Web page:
Poor state planning has left Dubai’s hotel market oversupplied, says Middle East head
Luxury hotel operator Kempinski is delaying a Dubai project by two years, even as it expands elsewhere in the Middle East because authorities have allowed the market to become oversupplied, according to the company’s president for the region.
A 253-room development on Dubai’s palm tree-shaped artificial island will remain a “shell” for the time being, with the opening pushed back until 2013, said Ulrich Eckhardt, the Geneva-based company’s head of the Middle East and Africa.
“I’m concerned about what I consider poor planning from those in a position to approve new hotels,” Eckhardt, 69, said in an interview in Dubai. Building permission was granted without studying “existing inventory, growth rates and future demand,” he said.
Dubai occupancy rates and room prices probably will decline as 30,000 additional hotel rooms are added over the next five years to the current supply of about 50,000, Deloitte estimated in December. The number of visitors would need to rise to about 12 million annually from 9.5 million now to fill the hotels, the auditing company said.
Kempinski plans to open nine properties in the next three years in Abu Dhabi, Bahrain, Saudi Arabia, Oman, Lebanon, Syria and Egypt. The company will open 82 luxury serviced apartments and 10 villas on Palm Jumeirah in June.
“As we open these hotels, we have to create a customer base,” Eckhardt said. “We knew it was impossible to create that with all these other hotels opening at the same time. You would be diverting business, not creating it.”
State-owned developer Nakheel, which built the palm island and a world map-shaped archipelago, said it will restart work on seven postponed projects in various stages of completion after prices fell by more than 60 percent.
Even though many hotel projects are pending across Dubai, Eckhardt says he expects growth to be better managed in the future after developers were chastened by the crash.
“Those who have been dictating this phenomenal growth are no longer there,” he said. “The Nakheels are gone and the real people who actually think about where and how they spend money won’t spend it because they have reasons to think ‘maybe later.’”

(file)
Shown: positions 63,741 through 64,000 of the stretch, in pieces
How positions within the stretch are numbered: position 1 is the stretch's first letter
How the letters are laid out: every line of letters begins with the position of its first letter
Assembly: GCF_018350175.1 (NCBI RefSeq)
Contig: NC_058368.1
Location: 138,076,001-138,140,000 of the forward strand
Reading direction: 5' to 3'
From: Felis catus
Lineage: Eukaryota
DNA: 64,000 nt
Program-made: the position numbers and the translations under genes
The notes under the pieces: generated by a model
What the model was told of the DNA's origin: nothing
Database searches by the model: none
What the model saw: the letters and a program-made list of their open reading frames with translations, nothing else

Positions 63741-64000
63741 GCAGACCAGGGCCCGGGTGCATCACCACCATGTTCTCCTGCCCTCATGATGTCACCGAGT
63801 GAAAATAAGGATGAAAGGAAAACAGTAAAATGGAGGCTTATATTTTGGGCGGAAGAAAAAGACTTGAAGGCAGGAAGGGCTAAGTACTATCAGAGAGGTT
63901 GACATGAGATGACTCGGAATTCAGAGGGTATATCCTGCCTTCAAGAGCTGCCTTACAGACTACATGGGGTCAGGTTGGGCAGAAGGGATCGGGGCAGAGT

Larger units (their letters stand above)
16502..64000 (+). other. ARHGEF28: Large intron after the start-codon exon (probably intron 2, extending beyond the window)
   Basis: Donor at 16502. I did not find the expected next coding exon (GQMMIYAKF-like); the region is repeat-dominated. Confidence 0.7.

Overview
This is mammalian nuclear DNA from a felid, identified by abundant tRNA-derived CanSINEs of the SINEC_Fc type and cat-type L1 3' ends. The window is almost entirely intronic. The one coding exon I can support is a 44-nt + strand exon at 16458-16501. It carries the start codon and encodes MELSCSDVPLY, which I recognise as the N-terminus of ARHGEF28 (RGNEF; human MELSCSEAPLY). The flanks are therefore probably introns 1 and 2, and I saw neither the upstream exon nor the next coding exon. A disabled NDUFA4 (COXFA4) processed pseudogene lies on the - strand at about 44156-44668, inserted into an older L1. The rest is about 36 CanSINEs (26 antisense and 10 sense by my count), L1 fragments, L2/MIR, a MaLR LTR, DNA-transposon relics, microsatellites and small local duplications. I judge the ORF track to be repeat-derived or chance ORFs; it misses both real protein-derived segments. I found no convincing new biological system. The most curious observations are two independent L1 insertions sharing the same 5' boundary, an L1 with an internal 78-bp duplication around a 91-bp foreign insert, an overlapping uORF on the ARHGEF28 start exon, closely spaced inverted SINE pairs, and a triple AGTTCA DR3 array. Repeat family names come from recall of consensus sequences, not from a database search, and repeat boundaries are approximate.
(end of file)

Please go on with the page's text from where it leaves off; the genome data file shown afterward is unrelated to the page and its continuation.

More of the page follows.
Dubai ruler Sheikh Mohammed bin Rashid al-Maktoum’s vision of creating a market through large-scale development was proven right in principle, Eckhardt said. The difficulty was with the execution by property companies.
“They failed to deliver with a coordinated, sustainable action plan and went overboard,” he said. “It wasn’t because Sheikh Mohammed said ‘go until you’re dead.’”
Dubai’s Real Estate Regulatory Agency came into existence too late in 2007 when “most of the damage had been done,” he said. “Can they rectify what was done wrong? I’m not sure, because they would have to tear down a lot of stuff that was built.”
Kempinski, which manages the $1.1bn Emirates Palace, Abu Dhabi’s biggest hotel, will open another one “deep in the desert” in two years, Eckhardt said.
The company was founded in 1897 and operates more than 60 hotels in Europe, Africa the Middle East and Asia, according to its website.
Abu Dhabi will surpass Dubai because its market has more depth and its urban planning process is better, Eckhardt said.
The sheikhdom, which is building branches of the Louvre and Guggenheim museums, will also appeal to travellers who don’t want “the binging that Dubai is known for,” Eckhardt said.
“You will have incredible cultural aspects one day when everything is done,” he said. “I’m not saying that the building of two or three museums will replace Paris or London, but they will certainly surpass what Dubai has to offer.”
Kempinski, which manages 15 hotels in the Middle East and Africa, will open a new one in Bahrain in June. Construction is under way in Al Khobar, Jeddah and Riyadh in Saudi Arabia and Oman’s capital, Muscat. A Cairo hotel will be opened in Giza near the pyramids, Eckhardt said.For all the latest travel news from the UAE and Gulf countries, follow us on Twitter and Linkedin, like us on Facebook and subscribe to our YouTube page, which is updated daily.
Brave statement, Mr. Eckhardt. Everybody knew the bubble would burst one day and that luxury alone doesn't create a touristic market. Dubai is a hub - not a destination for most of the travelers. But Abu Dhabi and even Ajman as you know are doing better in attracting returning guests. Dubai created the image but others creating the values.